ReceptionEdit

Upon release in 1968, 2001: A Space Odyssey was not an immediate hit among critics, who faulted its lack of dialog, slow pacing, and seemingly impenetrable storyline.[9][10] The film appeared to defy genre convention, much unlike any science-fiction movie before it,[11] and clearly different from any of Kubrick's earlier films or stories. Kubrick was particularly outraged by a scathing review from Pauline Kael, who called it "the biggest amateur movie of them all", with Kubrick doing "really every dumb thing he ever wanted to do".[12] Despite mixed reviews from critics at that time, 2001: A Space Odyssey gradually gained popularity and earned $31 million worldwide by the end of 1972.[6][note 3] Today, it is widely considered to be one of the greatest and most influential films ever made, and is a staple on All Time Top 10 lists.[13][14] Baxter describes the film as "one of the most admired and discussed creations in the history of cinema",[15] and Steven Spielberg has referred to it as "the big bang of his film making generation".[16] For biographer Vincent LoBrutto it "positioned Stanley Kubrick as a pure artist ranked among the masters of cinema".[17]

NotesEdit

  1. Several commentators have speculated that HAL is a slur on IBM, with the letters alphabetically falling before it, and point out that Kubrick inspected the IBM 7090 during Dr Strangelove. Both Kubrick and Clarke denied this, and insist that HAL means "Heuristically Programmed Algorithmic Computer" (Baxter, 1997, pp. 214–5).
  2. Biographer John Baxter quotes Ken Adam as saying that Kubrick was not responsible for most of the effects, and that Wally Veevers was the man behind about 85% of them in film. Baxter notes that none of the film's technical team resented Kubrick taking sole credit, as "it was Kubrick's vision which appeared on the screen" (Baxter 1997, pp. 224, 235).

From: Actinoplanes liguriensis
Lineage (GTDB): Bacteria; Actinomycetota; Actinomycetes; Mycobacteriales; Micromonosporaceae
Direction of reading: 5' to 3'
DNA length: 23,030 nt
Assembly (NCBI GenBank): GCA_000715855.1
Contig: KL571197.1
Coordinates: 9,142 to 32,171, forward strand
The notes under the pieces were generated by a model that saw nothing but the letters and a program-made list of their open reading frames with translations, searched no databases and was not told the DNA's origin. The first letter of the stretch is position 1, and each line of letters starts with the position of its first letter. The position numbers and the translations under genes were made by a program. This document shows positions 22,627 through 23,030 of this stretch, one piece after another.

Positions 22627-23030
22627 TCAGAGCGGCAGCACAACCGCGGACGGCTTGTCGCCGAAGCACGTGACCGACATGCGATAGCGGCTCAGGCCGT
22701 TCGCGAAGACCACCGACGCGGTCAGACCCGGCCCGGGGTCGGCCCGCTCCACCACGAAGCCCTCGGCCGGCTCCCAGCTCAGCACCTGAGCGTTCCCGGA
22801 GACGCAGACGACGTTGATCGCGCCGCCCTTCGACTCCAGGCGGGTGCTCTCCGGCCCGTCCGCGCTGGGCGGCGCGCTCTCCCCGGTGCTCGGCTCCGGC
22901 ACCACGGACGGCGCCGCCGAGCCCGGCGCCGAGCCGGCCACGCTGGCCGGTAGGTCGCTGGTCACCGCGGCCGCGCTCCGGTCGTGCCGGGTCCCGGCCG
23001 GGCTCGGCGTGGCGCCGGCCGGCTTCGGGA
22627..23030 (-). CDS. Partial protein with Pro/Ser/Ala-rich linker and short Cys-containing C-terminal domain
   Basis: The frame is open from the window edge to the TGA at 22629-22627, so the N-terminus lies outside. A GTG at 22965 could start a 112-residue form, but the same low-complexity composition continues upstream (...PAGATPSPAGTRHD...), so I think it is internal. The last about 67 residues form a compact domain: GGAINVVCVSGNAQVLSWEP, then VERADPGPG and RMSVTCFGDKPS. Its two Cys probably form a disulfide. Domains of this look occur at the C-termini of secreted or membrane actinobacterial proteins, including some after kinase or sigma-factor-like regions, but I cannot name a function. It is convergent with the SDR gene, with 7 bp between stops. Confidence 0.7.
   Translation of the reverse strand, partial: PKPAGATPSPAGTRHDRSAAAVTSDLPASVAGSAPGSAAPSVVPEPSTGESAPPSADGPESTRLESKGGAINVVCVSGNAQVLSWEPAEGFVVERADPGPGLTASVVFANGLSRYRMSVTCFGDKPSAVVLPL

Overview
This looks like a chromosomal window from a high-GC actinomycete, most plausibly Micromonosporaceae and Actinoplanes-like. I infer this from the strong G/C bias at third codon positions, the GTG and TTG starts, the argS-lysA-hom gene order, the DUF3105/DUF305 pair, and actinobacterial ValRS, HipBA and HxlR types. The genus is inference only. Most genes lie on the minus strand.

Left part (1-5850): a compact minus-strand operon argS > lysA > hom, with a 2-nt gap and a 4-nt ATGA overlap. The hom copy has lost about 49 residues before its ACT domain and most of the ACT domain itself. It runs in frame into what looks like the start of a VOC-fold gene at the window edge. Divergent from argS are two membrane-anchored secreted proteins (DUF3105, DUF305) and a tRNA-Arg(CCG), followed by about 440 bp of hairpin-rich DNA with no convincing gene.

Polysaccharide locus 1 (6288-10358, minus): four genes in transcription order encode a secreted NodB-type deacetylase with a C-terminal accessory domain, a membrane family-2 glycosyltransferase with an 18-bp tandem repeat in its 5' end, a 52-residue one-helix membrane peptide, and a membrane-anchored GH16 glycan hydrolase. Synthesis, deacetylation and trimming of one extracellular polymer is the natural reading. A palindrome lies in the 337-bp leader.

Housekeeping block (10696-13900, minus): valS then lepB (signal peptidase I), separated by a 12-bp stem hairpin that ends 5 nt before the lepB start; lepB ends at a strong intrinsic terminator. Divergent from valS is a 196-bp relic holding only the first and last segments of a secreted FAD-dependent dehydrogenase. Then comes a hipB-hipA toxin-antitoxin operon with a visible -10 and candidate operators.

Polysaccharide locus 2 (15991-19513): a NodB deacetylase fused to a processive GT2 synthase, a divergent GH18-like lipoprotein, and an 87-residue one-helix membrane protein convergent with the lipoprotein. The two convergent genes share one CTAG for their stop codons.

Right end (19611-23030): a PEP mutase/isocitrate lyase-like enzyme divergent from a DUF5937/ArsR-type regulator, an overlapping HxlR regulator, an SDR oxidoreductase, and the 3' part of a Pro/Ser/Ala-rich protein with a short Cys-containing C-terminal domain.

3. This made the film one of the five most successful MGM films at the time along with Gone With the Wind (1939), The Wizard of Oz (1939), and Doctor Zhivago (1965) (LoBrutto, 1999, p.316).

TriviaEdit

ReferencesEdit

  1. Wikipedia, Stanley Kubrick
  2. Baxter 1997, p. 205.
  3. Duncan 2003, p. 105.
  4. Baxter 1997, p. 208.
  5. Duncan 2003, p. 113.
  6. 6.0 6.1 6.2 6.3 Duncan 2003, p. 117.
  7. Baxter 1997, p. 233.
  8. LoBrutto 1999, p. 313.
  9. Baxter 1997, p. 231.
  10. LoBrutto 1999, p. 314.
  11. Schneider 2012, p. 492.
  12. LoBrutto 1999, p. 312.
  13. British Film Institute. Online at: BFI Critic's Top Ten Poll.
  14. American Film Institute. Online: AFI's 10 Top 10 Template:Webarchive
  15. Baxter 1997, p. 220.
  16. Carr 2002, p. 1.
  17. LoBrutto 1999, p. 320.

SourcesEdit